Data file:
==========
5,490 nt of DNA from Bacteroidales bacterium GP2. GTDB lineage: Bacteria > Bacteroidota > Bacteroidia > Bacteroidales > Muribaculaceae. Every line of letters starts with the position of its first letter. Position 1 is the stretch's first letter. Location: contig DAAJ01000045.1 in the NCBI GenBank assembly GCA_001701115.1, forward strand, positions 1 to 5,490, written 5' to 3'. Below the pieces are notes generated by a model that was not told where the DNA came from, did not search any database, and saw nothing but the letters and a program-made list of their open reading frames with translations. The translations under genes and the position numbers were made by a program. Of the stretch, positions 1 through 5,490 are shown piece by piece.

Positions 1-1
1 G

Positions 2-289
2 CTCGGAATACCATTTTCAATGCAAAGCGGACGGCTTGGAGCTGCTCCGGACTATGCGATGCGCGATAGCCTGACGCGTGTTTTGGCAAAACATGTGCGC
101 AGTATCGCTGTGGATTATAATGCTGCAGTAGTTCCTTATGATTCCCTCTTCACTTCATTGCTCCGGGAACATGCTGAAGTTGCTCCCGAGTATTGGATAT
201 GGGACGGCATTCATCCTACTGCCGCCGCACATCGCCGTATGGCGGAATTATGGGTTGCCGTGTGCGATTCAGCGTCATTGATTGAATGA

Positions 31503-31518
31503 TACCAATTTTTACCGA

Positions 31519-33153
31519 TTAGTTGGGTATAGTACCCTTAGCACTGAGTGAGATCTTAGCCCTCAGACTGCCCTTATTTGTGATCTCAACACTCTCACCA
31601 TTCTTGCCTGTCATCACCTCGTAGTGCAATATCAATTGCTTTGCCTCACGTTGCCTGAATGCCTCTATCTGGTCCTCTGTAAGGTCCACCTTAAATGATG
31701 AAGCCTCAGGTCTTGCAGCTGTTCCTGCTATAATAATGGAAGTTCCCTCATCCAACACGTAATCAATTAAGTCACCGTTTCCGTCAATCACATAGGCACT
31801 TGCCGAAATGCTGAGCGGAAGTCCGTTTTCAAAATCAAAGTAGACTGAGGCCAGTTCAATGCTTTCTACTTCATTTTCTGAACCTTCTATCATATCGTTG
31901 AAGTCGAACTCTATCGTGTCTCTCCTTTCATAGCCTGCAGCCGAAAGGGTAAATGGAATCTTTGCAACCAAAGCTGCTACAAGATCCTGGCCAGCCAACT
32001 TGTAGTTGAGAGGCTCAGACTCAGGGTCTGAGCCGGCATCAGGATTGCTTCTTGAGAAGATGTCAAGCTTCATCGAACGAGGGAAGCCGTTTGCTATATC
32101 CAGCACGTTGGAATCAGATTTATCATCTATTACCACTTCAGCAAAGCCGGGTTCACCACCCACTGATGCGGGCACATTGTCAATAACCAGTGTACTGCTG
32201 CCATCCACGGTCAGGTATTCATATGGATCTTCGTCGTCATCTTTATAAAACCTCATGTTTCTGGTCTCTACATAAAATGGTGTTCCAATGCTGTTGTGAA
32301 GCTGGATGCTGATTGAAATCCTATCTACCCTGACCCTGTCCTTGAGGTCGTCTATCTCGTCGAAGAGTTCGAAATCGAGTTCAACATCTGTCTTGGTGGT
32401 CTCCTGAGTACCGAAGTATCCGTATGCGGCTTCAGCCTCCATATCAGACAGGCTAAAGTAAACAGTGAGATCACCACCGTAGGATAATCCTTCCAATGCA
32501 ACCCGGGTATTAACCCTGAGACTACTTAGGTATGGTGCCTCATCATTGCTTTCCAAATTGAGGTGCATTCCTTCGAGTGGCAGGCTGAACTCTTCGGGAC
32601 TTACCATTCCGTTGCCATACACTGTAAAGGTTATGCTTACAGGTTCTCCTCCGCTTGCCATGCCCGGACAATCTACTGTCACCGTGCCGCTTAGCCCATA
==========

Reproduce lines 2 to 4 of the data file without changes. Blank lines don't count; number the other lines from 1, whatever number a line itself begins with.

Positions 1-1
1 G

Positions 2-289